His area of expertise is Ugandan sign language, where he trains sign language interpreters at diploma level and teachers in Special Needs Education (SNE). He told his life story to Yudaya Nangonzi through Nancy M Katumba and John Buyinza, both sign language interpreters trained by Lutalo, at his office in Kyambogo.
How he became deaf
I cannot really tell when I became deaf. But I was told that I was born a premature from Mulago hospital at seven months and I lacked oxygen. My uncle, who is a doctor, thought the deafness resulted from a premature birth.
In my family, I am the only deaf person. I have three hearing brothers and five sisters. It is sad that my parents who raised me are all deceased. My mother died in 2010 and father this year.
Point at which he realised that he was deaf
I appreciate my family because they were always there for me. At around age five or six, I was taken to Mumias primary school in Kenya from kindergarten to standard eight.
That is when I first realised that my communication was different. At home, they were using local gestures to communicate to me. In school, I was seeing deaf children signing; [I would also see] hearing teachers speaking [and they] wanted me to lip-read. So, I wondered: who am I?
I learned Kenyan sign language from my deaf classmates. There were schools in Uganda but my parents thought Kenyans had better standards then for the deaf.
When I finished, Africa then had no deaf education in secondary schools. So, I joined St Joseph’s Nyangoma technical institute in Nyanza province where I got a certificate in electrical installation after four years.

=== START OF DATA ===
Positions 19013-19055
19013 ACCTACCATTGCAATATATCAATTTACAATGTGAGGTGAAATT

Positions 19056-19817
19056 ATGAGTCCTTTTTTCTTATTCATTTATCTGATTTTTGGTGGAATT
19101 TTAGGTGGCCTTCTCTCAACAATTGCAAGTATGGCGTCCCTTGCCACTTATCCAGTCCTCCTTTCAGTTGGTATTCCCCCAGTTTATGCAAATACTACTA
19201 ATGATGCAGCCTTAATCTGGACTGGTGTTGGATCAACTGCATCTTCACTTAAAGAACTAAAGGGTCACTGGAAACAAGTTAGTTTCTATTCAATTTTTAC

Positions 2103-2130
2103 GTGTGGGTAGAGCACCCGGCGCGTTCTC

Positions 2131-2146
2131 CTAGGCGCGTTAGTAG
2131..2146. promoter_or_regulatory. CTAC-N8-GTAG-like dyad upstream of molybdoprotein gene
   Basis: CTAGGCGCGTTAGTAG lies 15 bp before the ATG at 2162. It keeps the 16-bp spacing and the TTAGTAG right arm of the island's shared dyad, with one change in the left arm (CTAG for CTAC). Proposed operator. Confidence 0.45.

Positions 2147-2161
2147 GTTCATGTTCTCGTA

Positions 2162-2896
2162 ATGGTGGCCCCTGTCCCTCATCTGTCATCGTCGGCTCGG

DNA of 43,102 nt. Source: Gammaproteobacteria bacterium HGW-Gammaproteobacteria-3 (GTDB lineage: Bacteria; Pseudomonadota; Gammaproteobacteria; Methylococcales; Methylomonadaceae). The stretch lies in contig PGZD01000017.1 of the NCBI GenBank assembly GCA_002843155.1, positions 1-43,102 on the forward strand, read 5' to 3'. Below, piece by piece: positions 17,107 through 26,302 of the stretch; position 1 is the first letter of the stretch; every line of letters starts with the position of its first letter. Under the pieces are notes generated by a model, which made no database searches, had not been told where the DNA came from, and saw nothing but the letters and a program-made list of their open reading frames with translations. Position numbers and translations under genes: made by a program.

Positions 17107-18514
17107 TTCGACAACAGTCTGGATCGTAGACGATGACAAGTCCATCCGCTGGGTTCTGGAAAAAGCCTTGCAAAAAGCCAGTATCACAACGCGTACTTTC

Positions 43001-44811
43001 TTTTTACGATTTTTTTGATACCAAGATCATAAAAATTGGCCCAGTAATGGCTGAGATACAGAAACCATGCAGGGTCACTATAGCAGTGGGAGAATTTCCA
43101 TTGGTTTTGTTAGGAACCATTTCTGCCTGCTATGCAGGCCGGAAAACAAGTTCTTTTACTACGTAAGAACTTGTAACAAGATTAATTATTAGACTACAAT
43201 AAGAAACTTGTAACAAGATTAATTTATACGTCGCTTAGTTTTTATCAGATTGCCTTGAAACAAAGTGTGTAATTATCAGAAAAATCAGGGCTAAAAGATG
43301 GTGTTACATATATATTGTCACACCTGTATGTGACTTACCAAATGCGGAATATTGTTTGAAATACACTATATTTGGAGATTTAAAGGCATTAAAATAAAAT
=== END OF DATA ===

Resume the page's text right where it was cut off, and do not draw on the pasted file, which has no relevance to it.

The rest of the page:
Did he stop at this level?
After that, I came back to Uganda and my mother told me to start working. I tried to look for work at Lugogo Vocational Training Institute (LVTI) but they said I had stopped at a lesser level. I was instead told to join the institute to add on my levels.
In 2004, I got a grade two level and later grade three in 2006. These were equivalent to O and A-levels respectively. With those certificates, I felt that my area of interest is sign language.
Why he got interested in sign language yet he was now qualified in electrical installation?
To take you back a little, I had been working with the Uganda National Association of the Deaf (Unad) from 1994 to 2002, and Kyambogo University from 2002 until 2006.
While at Unad, we travelled to Denmark at a centre for sign language and sign-supported communication where I got a certificate and diploma in sign language. In UNAD, I was now training Ugandan sign language and at the same time carrying out research.
I was working as part time staff at UNAD, training sign language interpreters at Kyambogo while practicing electrical installation on an individual basis. I had already been fascinated by sign language since I was a child.
What have been some of his contributions to the deaf community?
I have participated in quite several things that are helping the deaf today. In 2006, I was one of the four authors of the Ugandan sign language dictionary; the first of its kind in Uganda, published by Kyambogo University.
For now, I have so far trained more than 450 sign language interpreters since 2002. These include students, professionals and interested groups. I have also trained people in Kenya, Tanzania and Zambia.
I have done various research on the deaf community with the latest being one with another deaf colleague Dr Goedele De Clerck from Ghent University in Belgium and the university of Manchester in the UK. We presented the findings last month and now compiling a book and video story of how the deaf community has come of age.